How many ITA readers remember the behavior of the stock market from January 1966 through August 1982? I assume a few of you were building your portfolio during that period as it was a great time to save, but not a prudent time to retire. The Dow Jones Industrial Average first touched 1000 in 1966, repeated the move in November of 1972, and then retreated to around 780 in early August 1982. There were many bounces during this long stretch.
“In January of 1966 the Dow Jones Industrial Average (DJIA) hit a level of 990. It would continue trading in a range of roughly 600 to 1,000 over the following 17 years. It once again reached 990 in December of 1982 before finally breaking out and heading higher.” Are you prepared for another 16-17 years of “flat” market returns? While history does not repeat itself, it is said to rhyme.
Why the gloom and doom? Here are a few reason for pessimism rather than optimism.
- How long will the Covid-19 virus control our behavior? It looks like a vaccine is at least a year away and even then, viruses are known to evolve or mutate. If the 1918 – 1920 path is a guide, we may not be out of sheltering until 2022. There are bound to be changes in how we live for a number of years to come. As states begin to open up, pay attention to new infection rates. I have a spreadsheet that tracks this information on a daily basis and some of the rural states have yet to peak.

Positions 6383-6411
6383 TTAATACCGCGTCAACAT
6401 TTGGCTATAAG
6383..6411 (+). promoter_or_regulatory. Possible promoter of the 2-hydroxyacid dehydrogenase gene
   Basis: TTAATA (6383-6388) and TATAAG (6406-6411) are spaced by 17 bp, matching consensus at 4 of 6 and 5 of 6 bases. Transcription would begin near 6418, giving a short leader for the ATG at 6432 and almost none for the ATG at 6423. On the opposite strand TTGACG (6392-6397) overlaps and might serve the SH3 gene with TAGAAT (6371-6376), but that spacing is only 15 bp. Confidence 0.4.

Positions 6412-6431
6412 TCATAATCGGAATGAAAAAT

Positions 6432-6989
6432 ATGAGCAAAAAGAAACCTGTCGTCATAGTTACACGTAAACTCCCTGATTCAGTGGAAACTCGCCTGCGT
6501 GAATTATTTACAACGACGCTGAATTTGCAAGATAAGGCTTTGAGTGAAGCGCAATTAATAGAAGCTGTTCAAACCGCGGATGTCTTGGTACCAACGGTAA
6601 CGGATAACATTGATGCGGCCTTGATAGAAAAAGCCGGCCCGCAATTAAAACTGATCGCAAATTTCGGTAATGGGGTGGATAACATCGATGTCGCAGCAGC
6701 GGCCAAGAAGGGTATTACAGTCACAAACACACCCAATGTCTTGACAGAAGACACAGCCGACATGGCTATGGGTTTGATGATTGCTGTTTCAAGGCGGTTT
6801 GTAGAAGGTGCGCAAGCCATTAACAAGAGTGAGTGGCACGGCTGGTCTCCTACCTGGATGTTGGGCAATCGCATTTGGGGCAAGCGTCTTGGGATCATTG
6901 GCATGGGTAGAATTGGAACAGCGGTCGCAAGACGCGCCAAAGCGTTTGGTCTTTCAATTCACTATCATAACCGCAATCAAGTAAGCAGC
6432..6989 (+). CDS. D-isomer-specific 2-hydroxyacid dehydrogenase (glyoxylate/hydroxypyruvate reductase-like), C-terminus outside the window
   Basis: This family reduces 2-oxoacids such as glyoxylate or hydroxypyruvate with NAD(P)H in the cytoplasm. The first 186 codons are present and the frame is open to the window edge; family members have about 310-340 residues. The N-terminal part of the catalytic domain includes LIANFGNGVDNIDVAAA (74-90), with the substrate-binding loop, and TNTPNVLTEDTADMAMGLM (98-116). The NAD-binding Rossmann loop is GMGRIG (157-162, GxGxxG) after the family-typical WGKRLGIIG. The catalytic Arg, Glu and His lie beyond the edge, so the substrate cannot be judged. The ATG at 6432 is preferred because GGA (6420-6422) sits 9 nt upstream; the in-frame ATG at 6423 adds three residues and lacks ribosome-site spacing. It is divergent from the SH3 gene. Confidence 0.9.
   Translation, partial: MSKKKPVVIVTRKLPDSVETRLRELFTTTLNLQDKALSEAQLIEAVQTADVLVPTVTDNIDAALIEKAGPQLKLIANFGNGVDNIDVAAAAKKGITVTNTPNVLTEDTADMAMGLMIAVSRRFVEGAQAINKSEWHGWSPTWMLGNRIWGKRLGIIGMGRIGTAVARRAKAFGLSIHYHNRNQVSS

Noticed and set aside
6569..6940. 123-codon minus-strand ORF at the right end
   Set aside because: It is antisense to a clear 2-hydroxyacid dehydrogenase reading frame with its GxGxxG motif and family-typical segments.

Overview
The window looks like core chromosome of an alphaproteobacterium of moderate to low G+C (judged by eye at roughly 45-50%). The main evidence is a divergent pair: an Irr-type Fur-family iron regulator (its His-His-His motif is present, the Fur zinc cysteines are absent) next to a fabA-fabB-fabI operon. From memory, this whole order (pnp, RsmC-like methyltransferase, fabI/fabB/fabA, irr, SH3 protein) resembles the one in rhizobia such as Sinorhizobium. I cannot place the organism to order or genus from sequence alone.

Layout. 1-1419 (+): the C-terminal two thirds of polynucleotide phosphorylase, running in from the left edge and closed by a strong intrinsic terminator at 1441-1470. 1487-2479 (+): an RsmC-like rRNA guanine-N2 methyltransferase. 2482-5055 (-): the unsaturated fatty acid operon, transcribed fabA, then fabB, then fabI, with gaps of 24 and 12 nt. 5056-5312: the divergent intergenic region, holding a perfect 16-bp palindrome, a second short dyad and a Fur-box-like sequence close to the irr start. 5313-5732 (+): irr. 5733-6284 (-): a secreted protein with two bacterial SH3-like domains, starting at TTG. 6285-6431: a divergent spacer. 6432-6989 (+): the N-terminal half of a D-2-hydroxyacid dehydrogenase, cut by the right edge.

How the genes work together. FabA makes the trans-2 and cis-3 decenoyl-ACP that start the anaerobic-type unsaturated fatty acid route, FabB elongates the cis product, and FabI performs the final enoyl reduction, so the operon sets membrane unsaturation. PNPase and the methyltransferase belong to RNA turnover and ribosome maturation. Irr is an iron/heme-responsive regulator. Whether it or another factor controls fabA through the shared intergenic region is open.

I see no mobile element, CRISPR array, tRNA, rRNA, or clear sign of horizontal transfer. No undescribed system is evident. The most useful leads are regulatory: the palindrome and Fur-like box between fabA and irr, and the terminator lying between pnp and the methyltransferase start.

- The longer unemployment remains high, the more difficult it will be to return to something close to normal. Restaurants in particular are hard hit and it is estimated 20% to 25% will never reopen.
- Coming on the heels of the pandemic is automation. In a few years, long-haul trucks will not require drivers. What jobs await unemployed truck drivers? This is just an example of a coming automation revolution in how work is performed in this country.
- Are we to the point where everyone will be granted a living wage, regardless whether one is working or not? What is the cost and how will this impact self-esteem?
Since we have no idea if the market moving forward will “rhyme” with the 1970s, here are a few suggestions.
- Consider dividend yielding ETFs. This requires one to load up the “investment quiver” with high yielding securities. Some investors might even want to concentrate on some stocks that are considered, Aristocrats or Champion securities.
- Place tight TSLOs under your holdings so as to protect capital. Young investors can take more risk. Follow The Golden Rule of Investing.
- Follow one or more of the momentum models available within the Kipling workbook. The Dual Momentum model is showing itself to be an excellent protector of capital.
- For older investors or those within 10 years of retirement, hold the portfolio risk to 6% or lower.
During the remainder of this spring and through the fall, I’ll attempt to follow with portfolio examples based on the suggestions listed above.